www.respublika.kz  When the Ambassador acknowledged these 
problems but pointed out the surprising amount of political 
debate and criticism of the government in the print media, 
Alexandrova said she agreed; but she noted that the 
international community tends not to monitor the day-to-day 
press in detail and, thus, "doesn't get this nuance" because 
foreign analysts focus mainly on high-profile problems. 
 
OSI PRIORITIES? 
 
9.  (SBU) Alexandrova did not shy away from admitting OSI 
needs to regain its footing in Kazakhstan.  She freely stated 
that her predecessor had employed "a bit of a 
divide-and-conquer strategy," going it alone rather than 
working with other donors committed to promoting democracy 
and human rights.  She said she sincerely hopes to repair the 
damage this caused and re-establish communication and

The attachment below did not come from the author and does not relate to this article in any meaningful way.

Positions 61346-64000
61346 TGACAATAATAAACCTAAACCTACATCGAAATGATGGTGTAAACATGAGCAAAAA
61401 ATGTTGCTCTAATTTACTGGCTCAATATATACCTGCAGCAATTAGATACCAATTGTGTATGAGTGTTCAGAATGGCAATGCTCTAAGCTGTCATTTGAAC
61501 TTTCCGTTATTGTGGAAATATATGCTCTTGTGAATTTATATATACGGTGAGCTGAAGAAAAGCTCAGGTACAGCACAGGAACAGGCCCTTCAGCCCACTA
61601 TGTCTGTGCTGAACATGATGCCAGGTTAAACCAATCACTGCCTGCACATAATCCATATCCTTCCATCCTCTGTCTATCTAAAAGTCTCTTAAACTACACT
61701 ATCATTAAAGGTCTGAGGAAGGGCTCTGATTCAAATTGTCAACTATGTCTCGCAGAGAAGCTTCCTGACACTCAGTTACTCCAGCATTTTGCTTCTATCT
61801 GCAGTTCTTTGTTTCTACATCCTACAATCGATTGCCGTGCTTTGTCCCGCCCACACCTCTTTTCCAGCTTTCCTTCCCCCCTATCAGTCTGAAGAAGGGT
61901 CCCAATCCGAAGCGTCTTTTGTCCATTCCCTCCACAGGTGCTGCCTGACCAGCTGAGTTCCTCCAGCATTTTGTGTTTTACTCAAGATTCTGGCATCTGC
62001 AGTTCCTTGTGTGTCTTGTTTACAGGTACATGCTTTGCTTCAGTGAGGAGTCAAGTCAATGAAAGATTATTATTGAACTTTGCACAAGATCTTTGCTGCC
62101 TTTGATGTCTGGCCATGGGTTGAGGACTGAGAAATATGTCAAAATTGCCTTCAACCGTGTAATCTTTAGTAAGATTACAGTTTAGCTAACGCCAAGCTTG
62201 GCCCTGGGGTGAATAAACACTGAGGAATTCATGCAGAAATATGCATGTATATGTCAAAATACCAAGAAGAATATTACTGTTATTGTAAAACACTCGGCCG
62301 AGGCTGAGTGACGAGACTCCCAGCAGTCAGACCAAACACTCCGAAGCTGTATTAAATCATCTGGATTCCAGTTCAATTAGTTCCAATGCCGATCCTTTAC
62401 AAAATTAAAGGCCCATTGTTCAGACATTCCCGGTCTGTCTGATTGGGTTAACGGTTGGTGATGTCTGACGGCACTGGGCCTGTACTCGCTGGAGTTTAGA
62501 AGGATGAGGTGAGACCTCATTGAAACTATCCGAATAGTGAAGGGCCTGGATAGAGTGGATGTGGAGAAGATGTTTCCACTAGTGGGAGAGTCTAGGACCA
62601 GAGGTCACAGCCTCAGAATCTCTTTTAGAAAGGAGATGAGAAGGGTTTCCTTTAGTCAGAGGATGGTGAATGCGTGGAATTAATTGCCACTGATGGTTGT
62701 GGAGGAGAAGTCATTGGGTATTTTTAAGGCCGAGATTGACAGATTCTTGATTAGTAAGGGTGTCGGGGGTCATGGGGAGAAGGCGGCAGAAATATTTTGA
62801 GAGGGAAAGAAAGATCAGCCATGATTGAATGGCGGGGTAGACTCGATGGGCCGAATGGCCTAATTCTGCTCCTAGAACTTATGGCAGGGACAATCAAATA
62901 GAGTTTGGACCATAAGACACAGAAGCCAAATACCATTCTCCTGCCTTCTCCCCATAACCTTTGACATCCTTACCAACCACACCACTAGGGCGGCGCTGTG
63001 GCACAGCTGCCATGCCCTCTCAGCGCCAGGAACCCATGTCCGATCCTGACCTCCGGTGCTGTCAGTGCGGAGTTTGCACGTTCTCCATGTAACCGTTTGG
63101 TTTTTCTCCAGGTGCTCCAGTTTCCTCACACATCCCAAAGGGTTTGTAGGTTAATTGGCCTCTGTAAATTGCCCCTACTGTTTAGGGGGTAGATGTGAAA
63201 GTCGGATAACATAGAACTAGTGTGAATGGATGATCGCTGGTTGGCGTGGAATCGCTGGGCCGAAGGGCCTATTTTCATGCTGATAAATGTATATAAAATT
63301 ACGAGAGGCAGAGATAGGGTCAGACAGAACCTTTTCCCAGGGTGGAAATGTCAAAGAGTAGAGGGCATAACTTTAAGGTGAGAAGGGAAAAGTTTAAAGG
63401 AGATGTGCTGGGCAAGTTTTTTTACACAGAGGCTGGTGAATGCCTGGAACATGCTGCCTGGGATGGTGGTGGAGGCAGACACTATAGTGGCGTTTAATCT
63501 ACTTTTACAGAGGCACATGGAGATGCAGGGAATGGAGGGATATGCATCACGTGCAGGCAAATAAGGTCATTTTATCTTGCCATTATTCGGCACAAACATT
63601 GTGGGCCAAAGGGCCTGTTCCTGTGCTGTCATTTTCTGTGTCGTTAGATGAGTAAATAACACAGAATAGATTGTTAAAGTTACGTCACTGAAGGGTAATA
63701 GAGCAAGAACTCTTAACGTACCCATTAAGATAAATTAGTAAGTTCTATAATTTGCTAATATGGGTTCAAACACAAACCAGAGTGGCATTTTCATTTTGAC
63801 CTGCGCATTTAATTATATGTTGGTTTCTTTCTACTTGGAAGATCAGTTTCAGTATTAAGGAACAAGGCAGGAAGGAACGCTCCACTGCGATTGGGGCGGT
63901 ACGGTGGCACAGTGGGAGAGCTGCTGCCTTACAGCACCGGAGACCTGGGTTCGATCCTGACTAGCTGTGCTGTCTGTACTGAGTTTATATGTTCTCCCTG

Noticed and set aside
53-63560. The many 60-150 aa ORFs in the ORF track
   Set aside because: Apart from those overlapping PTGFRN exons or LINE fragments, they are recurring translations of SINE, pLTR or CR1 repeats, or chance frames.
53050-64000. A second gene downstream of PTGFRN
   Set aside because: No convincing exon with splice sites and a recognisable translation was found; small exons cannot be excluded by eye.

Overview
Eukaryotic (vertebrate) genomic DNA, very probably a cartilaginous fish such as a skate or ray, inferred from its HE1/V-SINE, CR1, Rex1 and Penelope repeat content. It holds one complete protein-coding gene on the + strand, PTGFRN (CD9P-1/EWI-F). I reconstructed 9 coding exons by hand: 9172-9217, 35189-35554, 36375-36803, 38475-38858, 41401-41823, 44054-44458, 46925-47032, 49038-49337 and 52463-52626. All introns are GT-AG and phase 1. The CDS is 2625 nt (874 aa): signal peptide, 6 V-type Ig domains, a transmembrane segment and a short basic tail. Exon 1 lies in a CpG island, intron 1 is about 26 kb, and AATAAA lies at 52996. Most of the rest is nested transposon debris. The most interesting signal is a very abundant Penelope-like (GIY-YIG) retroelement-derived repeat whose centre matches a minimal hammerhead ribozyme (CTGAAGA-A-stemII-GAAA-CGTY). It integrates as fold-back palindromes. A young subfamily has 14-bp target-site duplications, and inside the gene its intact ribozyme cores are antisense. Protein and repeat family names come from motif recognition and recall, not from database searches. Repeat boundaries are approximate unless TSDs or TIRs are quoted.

cooperation.  When asked where OSI intends to concentrate its 
energies, Alexandrova lamented that OSI tends to work from "a 
menu of global programs," rather than craft country-specific 
agendas.  She said the best compromise solution she has found 
so far is for OSI to "choose from the menu" the theme of 
"youth engagement," which means she will focus for this 
current year on young business leaders.  She praised the 
"Bolashak Generation" as the great hope for the future of 
Kazakhstan. 
HOAGLAND

Wikileaks

Advertisements
Post a comment or leave a trackback: Trackback URL.

Leave a Reply

Fill in your details below or click an icon to log in:

WordPress.com Logo

You are commenting using your WordPress.com account. Log Out / Change )

Twitter picture

You are commenting using your Twitter account. Log Out / Change )

Facebook photo

You are commenting using your Facebook account. Log Out / Change )

Google+ photo

You are commenting using your Google+ account. Log Out / Change )

Connecting to %s

%d bloggers like this: